Art Basel Hong Kong founder says Taiwan is undiscovered market for collectors
Magnus Renfrew has come up with Taipei Dangdai, a fair which will have a major focus on Asia whilst showcasing also some of the world’s leading galleries
When the Swiss events company MCH Group bought Art HK and turned it into Art Basel Hong Kong in 2012, Magnus Renfrew became the man of the moment in the city’s art scene.
Now, he and his partners have a second act coming up in January 2019 – Taipei Dangdai (Taipei, the present moment), which he believes can tap into Taiwan’s underappreciated art scene.
Renfrew talks about the forthcoming show and why he thinks the island is an undiscovered market for Hong Kong art collectors.
Why did you and your partners decide to start a show in Taipei? Whose idea was it and who needed convincing?
I was approached by galleries from Taipei asking me if I would set up an art fair. I thought about it for quite some time, and then I began to do more detailed analysis and it became clear that there was a real opportunity to do something that could help to activate the local scene and to attract international visitors.
I approached the former shareholders of ART HK, as we had worked exceptionally well together as a team previously, with complementary skill sets and strengths. They saw the point of it quickly and have been excited by the early endorsement of key sponsors such as UBS and strong interest from some of the most recognisable names in the art world.
I spent a great deal of time in Taiwan during my tenure at Bonhams and was struck by the extent of the collectors that were buying from auction that I had not come across during my time with ART HK and Art Basel. It seemed that there was a very strong local base on which to build a pan-Asia attendance.
What will be the focus and the scope of the new show? How will you be different from other current art shows in Taiwan?
We want to be an art fair that adheres to international standards of practice in terms of selectivity. We want to have a positive definition of regionality, rather than it being regarded as second best. We want to have a major focus on Asia whilst showcasing also some of the leading galleries from around the world.
How will you manage the selection process? Is there a mandate of any kind to the selection committee?
We have a selection committee of eminent gallerists from around Asia who have a strong understanding of the art scenes across Asia as well as in Europe and America. Galleries are invited to apply for the different sectors of the fair and are evaluated on the basis of the consistency of their exhibition programme, the quality of the artists that they represent and importantly, their proposal for what they would like to show at the fair.
How has the perception of Taiwan as art market and source of art changed over the years? What have people in Hong Kong been missing all this time?
Collectors from Taiwan have long been widely recognised as among the most active on the international art market, but there is still considerable scope for developing that audience further by bringing an exceptional offering to them on their doorstep. For the auction houses, Taiwan is one of the most important consignment gathering constituencies for the auctions of Asian art. Major auction houses showcase their top lots from their New York and London Impressionist, Modern and Contemporary sales in Taiwan.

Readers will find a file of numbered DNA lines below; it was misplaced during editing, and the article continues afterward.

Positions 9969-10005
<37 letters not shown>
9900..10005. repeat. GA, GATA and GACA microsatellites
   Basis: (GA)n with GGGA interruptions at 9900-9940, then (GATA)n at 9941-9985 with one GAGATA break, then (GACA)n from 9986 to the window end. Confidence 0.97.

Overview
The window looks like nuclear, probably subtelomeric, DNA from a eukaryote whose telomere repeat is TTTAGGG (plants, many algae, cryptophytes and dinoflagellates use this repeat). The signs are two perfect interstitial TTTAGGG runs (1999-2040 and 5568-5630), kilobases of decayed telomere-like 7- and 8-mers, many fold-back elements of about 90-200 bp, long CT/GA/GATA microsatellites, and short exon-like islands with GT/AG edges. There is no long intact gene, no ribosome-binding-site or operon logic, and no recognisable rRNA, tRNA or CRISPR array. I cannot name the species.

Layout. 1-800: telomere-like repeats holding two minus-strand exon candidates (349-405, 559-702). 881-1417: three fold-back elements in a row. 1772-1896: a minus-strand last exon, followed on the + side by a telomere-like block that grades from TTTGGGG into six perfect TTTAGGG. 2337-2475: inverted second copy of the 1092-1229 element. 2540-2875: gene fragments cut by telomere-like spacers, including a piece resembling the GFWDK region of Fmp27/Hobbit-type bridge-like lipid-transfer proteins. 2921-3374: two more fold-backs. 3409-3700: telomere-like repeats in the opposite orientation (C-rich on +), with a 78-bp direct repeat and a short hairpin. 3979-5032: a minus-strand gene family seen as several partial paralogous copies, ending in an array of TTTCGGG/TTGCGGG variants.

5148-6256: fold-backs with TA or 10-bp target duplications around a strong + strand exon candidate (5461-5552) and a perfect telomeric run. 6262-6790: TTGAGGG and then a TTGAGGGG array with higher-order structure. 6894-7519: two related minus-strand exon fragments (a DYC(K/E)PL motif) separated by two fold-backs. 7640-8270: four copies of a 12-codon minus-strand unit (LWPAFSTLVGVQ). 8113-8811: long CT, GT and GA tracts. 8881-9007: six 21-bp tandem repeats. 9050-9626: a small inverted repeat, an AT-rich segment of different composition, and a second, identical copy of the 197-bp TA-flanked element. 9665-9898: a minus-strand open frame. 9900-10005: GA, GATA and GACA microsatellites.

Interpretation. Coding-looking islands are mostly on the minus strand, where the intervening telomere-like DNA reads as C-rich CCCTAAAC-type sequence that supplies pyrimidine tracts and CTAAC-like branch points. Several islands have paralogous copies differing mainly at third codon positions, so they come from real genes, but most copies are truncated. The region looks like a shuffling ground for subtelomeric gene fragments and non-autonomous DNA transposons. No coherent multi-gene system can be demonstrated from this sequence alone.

Taipei has an excellent gallery scene and it is a place with a wonderful atmosphere, great people and excellent food. It is just a stone’s throw from Hong Kong and we hope to provide the perfect excuse for Hongkongers to come back again and again.
What is most underappreciated about the Taiwan art scene, in your view?
The strength of the collectors, the quality of the artists, the museums, but also the overall experience of visiting Taipei – it is a vibrant, creatively rich scene.
How would you describe contemporary Taiwanese art?
Engaged, perceptive, curious, committed. There are some exceptional artists in Taipei and a vibrant artists’ community. There are also a number of overseas artists that have chosen Taipei as their base, including Hong Kong’s very own Lee Kit. The cost of living is reasonable, which provides a context for art and creativity to flourish.
Apart from your show, what do you recommend Hong Kong collectors see and get to know in Taiwan?
There are some great commercial galleries and non-profit spaces. I would advise going to see MoCA, Taipei Fine Arts Museum, which will also host the Taipei Biennial later this year and which will still be on view during Taipei Dangdai in January. The National Palace Museum has an exceptional collection of Chinese antiquities.
(The full version of this article is published in the June issue of the The Peak magazine, available at selected bookstores)
Do you anticipate that a show in Taipei being purchased by MCH Group one day?
We need to concentrate on building and delivering an excellent fair that can form the foundation for further development in the coming years. I am focused on delivering the best possible event that we can so that the galleries have a successful time and the visitors have stimulating, refreshing, fun and memorable experience.
This has been lightly edited for brevity
(The full version of this article is published in the June issue of The Peak magazine, available at selected bookstores)